The smaller the pixel is you draw with, the less a "pixel" based approach is going to work.

With pixel size becoming smaller -- at a certain point, to get a solid animation done that doesn't look too jerky or janky, the number of frames you're working with is going to have to increase to account for the amount of distance being covered for larger motions.
For the moment, a very small movement -- a slight foot twist -- doesn't look too bad with a small number of frames.
However, upon moving arms or legs around across larger distances over a smaller number of frames (and moving fingers or toes to the correct position without the frames between to suggest the anticipation or recoil from such subtle motions), you will quickly notice that the animation feels to lack a sense of fluidity that gives a sense of "life" to it.

Clearly, animating pixels at this resolution "can" be done, but there is a point when you should ask yourself "is it worth it?" -- This point will come sooner when you get into adding more colors and details (like the toes). It will get tedious -- and for an audience that (in most cases) won't appreciate the effort involved -- you might want to reconsider your approach (or your canvas size!)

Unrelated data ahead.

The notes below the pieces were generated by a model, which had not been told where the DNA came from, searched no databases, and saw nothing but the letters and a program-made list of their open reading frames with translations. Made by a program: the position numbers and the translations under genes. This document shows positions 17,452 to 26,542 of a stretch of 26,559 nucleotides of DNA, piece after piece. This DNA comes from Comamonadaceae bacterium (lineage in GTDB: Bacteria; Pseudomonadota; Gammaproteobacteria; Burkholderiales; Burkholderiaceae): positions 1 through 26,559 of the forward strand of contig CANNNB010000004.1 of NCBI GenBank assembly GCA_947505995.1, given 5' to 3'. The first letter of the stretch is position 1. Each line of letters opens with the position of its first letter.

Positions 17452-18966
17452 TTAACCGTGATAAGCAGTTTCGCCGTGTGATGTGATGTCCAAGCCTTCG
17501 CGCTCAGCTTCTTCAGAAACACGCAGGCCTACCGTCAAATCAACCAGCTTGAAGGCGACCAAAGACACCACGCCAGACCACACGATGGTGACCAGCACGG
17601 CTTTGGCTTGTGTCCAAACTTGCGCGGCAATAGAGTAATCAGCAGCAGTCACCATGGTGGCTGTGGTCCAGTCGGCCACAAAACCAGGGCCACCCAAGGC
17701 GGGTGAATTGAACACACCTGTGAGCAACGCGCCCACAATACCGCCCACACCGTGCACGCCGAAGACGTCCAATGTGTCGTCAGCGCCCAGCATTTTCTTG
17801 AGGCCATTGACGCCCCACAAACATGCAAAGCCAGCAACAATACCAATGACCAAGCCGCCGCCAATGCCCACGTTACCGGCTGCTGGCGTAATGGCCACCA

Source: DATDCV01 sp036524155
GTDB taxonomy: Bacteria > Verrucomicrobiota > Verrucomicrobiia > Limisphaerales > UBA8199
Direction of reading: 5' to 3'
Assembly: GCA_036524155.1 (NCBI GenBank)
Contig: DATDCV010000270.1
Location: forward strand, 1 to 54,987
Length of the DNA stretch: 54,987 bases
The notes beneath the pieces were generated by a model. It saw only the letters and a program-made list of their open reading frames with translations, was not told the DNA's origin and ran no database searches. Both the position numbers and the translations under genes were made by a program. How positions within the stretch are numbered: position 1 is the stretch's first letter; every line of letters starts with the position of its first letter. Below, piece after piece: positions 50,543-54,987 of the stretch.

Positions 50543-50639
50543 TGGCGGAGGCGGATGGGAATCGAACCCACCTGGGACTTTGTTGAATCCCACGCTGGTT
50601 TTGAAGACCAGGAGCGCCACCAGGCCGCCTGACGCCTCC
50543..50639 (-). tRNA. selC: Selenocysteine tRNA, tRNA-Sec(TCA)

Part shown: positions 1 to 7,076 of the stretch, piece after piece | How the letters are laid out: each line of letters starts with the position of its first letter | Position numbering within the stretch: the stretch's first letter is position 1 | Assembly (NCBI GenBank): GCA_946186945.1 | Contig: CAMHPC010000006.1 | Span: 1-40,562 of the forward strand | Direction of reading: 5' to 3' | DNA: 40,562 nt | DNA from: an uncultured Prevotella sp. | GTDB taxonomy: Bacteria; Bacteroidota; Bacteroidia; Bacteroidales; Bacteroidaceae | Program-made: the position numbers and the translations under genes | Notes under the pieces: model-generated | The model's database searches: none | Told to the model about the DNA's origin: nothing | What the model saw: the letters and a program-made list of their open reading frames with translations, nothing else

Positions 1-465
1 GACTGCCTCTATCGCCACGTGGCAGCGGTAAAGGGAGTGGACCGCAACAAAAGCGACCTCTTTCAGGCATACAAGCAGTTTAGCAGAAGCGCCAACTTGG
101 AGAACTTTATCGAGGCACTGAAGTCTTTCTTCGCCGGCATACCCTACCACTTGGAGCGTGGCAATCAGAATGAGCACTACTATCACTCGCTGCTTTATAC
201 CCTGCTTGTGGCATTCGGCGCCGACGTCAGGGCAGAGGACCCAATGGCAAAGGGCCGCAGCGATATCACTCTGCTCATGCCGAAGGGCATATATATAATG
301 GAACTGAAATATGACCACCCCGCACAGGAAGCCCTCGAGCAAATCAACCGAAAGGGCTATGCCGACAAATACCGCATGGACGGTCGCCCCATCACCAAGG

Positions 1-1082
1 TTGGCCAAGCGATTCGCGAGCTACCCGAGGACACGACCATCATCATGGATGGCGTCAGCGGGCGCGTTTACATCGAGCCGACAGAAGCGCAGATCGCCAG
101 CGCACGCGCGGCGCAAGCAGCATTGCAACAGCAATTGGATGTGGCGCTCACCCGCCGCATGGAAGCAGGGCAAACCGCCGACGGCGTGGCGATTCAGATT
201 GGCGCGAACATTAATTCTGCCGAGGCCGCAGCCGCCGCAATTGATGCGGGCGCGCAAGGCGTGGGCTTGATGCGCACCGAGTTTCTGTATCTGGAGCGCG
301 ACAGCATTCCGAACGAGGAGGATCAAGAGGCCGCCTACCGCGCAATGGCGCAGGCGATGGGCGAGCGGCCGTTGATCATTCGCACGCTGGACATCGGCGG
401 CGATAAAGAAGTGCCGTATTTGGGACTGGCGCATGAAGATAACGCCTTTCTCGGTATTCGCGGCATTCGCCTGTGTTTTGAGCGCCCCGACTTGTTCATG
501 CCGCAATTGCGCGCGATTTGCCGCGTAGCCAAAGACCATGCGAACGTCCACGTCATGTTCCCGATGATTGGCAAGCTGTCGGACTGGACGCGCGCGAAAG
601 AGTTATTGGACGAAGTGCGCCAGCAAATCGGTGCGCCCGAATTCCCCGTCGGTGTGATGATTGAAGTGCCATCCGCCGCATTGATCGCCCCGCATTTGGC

See this article for a good explanation of why your audience might not appreciate your love and tedium going into pixels (at this size). Despite the care and attention to detail that went into it, only the learned will really appreciate your effort -- to everyone else, pixel art is "easy" to do. That's why people have such strong feelings about it being used (or not) in games:

That being said!

Please don't let me discourage you from creating a solid animation though! -- What you have does look workable, and as @32 pointed out, if you had a clearer direction on what you were going for (i.e. with keyframe planning), you likely would still have a solid base for animation.

Now, if you try to add more details and shadows on top of that animation -- this is where things get tricky. And if you're going for SNES-level coloring... and are bold enough to go your own way and try SNES-level coloring -- I suggest you only attempt this AFTER accomplishing the 2-color shading on your animation. If you manage to make it through the tedium though, you will probably have some pixel animation really worth being proud of. :)
I'm offering free pixel-art mentorship for promising pixel artists. For details, click here.

Offline Tuna Unleashed

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Re: skeleton figure; first attempt on movement

Reply #3 on: October 04, 2018, 08:43:39 pm
Great start, you have a lot of ambition animating an anatomical skeleton. There's a lot of good parts in the animation, the balance and overall "wobbly" feel are really charming. I think you want more of a flow to the way the body connects, however. Picture the force of the movement as starting from the feet, pushing off of the ground. The muscles of the legs stack on top of that, balancing the pelvis. From there the spine curves upward, supporting the arms, neck, and head. If you plan the movement out in that order, you should get a much more naturalistic feeling motion in the end.